How to Analyze a Case Study
Order ID 53563633773 Type Essay Writer Level Masters Style APA Sources/References 4 Perfect Number of Pages to Order 5-10 Pages
How to Analyze a Case Study
Included in these cases are questions to help you understand and analyze the case. You may, however, be assigned other case studies that do not have questions. This Hands-on Guide presents a structured framework to help you analyze such cases as well as the case studies in this text. Knowing how to analyze a case will help you attack virtually any business problem.
A case study helps students learn by immersing them in a real-world business scenario where they can act as problem-solvers and decision-makers. The case presents facts about a particular organization. Students are asked to analyze the case by focusing on the most important facts and using this information to determine the opportunities and problems facing that organization. Students are then asked to identify alternative courses of action to deal with the problems they identify.
A case study analysis must not merely summarize the case. It should identify key issues and problems, outline and assess alternative courses of action, and draw appropriate conclusions. The case study analysis can be broken down into the following steps:
- Identify the most important facts surrounding the case.
- Identify the key issue or issues.
- Specify alternative courses of action.
- Evaluate each course of action.
- Recommend the best course of action.
Let’s look at what each step involves.
- Identify the most important facts surrounding the case. Read the case several times to become familiar with the information it contains. Pay attention to the information in any accompanying exhibits, tables, or figures. Many case scenarios, as in real life, present a great deal of detailed information. Some of these facts are more relevant than others for problem identification. One can assume the facts and figures in the case are true, but statements, judgments, or decisions made by individuals should be questioned. Underline and then list the most important facts and figures that would help you define the central problem or issue. If key facts and numbers are not available, you can make assumptions, but these assumptions should be reasonable given the situation. The “correctness” of your conclusions may depend on the assumptions you make.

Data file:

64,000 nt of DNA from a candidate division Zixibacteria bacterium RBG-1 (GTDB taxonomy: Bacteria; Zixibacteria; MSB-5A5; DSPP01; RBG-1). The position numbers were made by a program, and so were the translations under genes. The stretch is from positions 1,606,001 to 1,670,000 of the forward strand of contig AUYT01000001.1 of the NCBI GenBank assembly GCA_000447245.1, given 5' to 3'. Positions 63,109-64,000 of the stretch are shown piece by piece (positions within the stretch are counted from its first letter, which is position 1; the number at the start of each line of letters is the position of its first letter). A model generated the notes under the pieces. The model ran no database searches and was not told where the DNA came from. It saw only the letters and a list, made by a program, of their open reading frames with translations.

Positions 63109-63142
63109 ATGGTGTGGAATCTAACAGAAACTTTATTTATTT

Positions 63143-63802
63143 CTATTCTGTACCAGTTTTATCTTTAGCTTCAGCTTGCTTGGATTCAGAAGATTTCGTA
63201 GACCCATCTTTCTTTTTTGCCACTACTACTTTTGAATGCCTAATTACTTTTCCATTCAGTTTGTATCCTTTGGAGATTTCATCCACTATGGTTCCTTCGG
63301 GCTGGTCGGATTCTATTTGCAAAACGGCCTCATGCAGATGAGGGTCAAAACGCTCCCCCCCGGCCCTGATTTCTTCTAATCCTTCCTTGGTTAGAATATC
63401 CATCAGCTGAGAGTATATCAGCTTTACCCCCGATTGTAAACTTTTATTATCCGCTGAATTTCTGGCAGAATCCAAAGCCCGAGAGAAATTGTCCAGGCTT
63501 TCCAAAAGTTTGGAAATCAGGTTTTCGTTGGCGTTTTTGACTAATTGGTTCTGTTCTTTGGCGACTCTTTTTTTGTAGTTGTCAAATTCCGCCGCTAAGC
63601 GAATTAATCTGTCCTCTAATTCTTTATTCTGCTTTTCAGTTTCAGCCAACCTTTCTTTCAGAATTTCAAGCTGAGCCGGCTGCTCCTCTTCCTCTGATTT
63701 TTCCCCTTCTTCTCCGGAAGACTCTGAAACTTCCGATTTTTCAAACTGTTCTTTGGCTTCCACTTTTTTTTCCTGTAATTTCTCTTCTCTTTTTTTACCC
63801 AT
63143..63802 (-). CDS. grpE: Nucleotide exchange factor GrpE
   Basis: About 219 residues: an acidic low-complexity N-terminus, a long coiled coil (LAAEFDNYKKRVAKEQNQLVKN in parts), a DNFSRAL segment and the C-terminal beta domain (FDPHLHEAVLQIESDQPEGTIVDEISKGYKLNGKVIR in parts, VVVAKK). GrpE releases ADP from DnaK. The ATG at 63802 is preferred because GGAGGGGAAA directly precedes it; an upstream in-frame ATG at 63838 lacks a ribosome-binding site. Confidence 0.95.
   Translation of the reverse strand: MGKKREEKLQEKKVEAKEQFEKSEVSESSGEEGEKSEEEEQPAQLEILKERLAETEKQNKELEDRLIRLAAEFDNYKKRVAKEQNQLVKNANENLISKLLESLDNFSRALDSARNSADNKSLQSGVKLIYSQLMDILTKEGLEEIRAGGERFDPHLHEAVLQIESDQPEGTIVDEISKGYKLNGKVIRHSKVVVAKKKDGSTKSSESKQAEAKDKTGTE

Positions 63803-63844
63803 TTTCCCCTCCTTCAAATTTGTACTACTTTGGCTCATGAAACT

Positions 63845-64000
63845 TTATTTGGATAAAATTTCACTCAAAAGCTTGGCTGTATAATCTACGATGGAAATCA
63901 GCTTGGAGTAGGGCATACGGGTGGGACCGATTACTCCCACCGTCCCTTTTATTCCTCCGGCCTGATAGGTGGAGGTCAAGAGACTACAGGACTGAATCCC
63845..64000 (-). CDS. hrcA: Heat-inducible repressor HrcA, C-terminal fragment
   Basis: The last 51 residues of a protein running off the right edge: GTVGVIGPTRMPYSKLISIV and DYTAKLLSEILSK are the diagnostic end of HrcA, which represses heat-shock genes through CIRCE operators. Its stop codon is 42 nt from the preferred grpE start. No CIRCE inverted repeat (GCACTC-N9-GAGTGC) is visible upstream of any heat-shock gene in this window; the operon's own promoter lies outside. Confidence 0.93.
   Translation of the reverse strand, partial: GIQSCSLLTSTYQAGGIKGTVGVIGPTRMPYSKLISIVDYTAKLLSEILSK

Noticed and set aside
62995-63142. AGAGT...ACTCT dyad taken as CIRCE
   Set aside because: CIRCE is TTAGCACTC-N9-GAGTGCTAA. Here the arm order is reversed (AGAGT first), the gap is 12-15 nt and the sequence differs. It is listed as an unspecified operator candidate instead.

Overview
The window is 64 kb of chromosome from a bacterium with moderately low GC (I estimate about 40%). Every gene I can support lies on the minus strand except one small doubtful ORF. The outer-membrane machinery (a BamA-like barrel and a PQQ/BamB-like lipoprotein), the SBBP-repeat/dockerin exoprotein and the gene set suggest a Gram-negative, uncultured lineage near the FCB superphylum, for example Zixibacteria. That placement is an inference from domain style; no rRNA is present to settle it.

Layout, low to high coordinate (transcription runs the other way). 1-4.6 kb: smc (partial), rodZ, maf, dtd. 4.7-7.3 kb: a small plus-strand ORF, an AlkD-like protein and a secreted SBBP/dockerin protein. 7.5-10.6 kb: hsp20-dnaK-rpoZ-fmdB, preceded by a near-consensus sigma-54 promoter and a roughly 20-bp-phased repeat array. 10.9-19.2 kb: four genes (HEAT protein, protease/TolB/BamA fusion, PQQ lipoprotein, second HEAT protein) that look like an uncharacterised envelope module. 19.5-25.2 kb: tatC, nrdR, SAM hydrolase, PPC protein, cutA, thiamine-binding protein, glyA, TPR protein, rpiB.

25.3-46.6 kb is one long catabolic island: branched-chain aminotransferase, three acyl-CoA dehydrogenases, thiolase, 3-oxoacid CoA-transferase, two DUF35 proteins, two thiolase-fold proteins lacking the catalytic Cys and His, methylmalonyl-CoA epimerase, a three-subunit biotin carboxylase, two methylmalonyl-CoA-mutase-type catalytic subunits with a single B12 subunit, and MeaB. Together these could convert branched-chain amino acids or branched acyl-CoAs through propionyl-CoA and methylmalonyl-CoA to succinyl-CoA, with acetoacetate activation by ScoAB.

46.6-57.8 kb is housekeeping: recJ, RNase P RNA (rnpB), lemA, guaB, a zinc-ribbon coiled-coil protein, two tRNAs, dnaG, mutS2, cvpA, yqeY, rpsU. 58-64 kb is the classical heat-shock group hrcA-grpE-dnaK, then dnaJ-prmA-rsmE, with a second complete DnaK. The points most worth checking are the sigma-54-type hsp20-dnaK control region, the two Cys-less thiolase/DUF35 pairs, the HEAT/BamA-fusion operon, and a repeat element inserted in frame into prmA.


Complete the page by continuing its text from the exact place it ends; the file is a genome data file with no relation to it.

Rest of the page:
- Identify the key issue or issues. Use the facts provided by the case to identify the key issue or issues facing the company you are studying. Many cases present multiple issues or problems. Identify the most important and separate them from more trivial issues. State the major problem or challenge facing the company. You should be able to describe the problem or challenge in one or two sentences. You should be able to explain how this problem affects the strategy or performance of the organization.
You will need to explain why the problem occurred. Does the problem or challenge face the company comes from a changing environment, new opportunities, a declining market share, or inefficient internal or external business processes? In the case of information systems-related problems, you need to pay special attention to the role of technology as well as the behavior of the organization and its management.